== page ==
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The American oil and natural gas industry depends on Louisiana. It depends on our friends, families and neighbors who work on the rigs and at the ports to provide fuels that Louisiana and the rest of country needs in constant supply. Thanks to recent developments in American innovation we are doing that work even better and at a bigger scale today than ever before.
While millions of Americans struggle to find work in other parts of the nation, Louisiana residents proudly claim one of the lowest average unemployment rates in the country, fueled largely by the demands of our productive petrochemical industry. Recent technological innovations have increased deepwater activity at an impressive pace, making the Gulf of Mexico the fastest growing offshore market in the world. If you are able to work, have a skill and appropriate training, and are drug-free, there is likely a job for you at a Louisiana port, shipyard, fabrication yard, refinery, pipeline or oilfield service company.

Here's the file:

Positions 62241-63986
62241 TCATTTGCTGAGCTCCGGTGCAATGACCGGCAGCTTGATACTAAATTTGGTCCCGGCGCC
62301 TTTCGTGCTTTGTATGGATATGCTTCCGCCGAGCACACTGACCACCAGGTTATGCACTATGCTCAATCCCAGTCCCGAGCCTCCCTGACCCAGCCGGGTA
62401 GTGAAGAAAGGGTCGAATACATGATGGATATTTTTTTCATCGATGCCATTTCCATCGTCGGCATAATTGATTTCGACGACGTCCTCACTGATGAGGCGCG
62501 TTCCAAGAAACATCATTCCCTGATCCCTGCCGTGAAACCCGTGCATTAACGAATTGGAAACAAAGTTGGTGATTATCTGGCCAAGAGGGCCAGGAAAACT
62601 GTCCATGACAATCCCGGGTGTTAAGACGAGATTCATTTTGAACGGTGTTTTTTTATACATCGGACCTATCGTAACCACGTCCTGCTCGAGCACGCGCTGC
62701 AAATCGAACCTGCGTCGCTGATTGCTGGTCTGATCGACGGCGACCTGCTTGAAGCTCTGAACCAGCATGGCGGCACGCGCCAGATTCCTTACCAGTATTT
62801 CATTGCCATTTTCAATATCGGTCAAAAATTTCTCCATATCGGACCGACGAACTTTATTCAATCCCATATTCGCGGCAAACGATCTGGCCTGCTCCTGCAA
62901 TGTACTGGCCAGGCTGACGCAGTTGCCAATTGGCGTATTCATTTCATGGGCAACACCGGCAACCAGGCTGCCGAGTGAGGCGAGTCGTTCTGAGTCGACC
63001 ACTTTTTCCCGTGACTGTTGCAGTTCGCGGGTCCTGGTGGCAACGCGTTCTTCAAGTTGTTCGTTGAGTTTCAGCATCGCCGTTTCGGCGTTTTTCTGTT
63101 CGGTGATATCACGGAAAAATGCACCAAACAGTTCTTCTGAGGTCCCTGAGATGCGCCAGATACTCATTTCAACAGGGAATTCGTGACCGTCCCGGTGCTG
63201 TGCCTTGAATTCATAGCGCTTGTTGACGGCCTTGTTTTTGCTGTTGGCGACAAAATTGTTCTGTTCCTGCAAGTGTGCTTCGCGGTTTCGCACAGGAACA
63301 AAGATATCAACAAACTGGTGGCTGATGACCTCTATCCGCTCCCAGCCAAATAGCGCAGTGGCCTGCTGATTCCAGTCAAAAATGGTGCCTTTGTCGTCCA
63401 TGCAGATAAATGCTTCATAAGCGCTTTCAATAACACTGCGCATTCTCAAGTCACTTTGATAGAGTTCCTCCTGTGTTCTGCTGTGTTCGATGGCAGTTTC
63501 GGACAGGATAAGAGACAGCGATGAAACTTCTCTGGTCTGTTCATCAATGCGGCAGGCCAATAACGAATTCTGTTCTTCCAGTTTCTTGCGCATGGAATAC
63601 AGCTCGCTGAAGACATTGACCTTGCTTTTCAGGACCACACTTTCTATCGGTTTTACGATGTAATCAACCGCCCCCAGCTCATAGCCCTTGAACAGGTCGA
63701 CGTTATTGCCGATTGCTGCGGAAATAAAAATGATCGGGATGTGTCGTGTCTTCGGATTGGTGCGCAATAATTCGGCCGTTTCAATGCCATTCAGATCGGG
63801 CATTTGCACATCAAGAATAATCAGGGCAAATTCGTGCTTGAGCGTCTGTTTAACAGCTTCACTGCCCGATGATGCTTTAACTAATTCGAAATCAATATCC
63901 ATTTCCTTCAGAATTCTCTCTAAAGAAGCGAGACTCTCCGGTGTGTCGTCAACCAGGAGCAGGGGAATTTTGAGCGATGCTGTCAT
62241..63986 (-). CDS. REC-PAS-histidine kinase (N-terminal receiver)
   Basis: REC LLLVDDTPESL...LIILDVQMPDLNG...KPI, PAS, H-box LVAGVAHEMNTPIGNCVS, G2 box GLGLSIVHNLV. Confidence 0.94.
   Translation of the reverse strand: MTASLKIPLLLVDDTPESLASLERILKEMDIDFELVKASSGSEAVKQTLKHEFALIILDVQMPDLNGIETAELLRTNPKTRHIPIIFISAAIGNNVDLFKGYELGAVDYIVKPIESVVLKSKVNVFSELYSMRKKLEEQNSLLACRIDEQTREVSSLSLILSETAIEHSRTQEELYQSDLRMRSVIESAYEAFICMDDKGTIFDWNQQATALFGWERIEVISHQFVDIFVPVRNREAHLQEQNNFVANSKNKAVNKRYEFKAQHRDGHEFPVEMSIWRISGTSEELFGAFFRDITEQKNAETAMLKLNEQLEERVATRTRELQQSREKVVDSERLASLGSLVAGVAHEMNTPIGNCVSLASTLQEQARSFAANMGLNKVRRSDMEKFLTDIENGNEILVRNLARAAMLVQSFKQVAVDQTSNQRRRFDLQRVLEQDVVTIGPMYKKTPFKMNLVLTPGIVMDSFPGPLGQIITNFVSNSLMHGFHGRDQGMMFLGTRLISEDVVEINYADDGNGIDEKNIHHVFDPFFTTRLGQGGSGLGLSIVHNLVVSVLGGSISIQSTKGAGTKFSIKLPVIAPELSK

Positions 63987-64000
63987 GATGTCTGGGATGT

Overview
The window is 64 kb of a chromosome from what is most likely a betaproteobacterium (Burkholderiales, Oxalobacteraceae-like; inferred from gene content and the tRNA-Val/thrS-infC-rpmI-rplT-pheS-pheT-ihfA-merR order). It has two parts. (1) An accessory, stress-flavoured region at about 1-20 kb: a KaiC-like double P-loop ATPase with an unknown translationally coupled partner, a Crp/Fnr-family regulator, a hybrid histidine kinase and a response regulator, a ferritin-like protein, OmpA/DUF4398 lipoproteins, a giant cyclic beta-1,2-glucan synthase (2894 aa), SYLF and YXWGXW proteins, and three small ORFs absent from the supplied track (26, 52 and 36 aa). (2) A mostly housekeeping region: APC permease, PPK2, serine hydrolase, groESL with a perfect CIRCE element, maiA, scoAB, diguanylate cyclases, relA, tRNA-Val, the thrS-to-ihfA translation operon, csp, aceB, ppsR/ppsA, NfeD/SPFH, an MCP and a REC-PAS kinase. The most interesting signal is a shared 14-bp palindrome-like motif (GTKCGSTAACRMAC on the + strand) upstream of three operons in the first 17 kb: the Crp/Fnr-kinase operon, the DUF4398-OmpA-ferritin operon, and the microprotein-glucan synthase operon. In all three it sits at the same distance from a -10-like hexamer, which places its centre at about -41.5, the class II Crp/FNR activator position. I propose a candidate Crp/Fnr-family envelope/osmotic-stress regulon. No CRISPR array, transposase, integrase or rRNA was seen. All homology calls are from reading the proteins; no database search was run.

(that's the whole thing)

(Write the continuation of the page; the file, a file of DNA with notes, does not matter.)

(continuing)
Chevron Corporation (NYSE: CVX) announced that crude oil and natural gas production has begun at the Jack/St. Malo project in the Lower Tertiary trend, deepwater U.S. Gulf of Mexico. Jack/St. Malo is a key part of Chevron’s strong queue of upstream projects and was delivered on time and on budget.
Being raised with three brothers ignited a competitive spirit within local business owner Chris Hale.
“I was always taught that I could do anything I wanted to do even though I was a girl,” she said.
Hess Corp.’s quest to harvest crude from its Tubular Bells field in deep Gulf of Mexico waters culminated Friday when oil started flowing at a massive production facility 45 miles from shore.
Sanctioned just three years ago, it is a sprawling, 7,500-ton structure balancing atop a 584-foot-long cylinder that plunges into the sea. By the end of the year, when production ramps up, the floating facility is expected to pull some 50,000 barrels of oil equivalent each day from three wells at the site.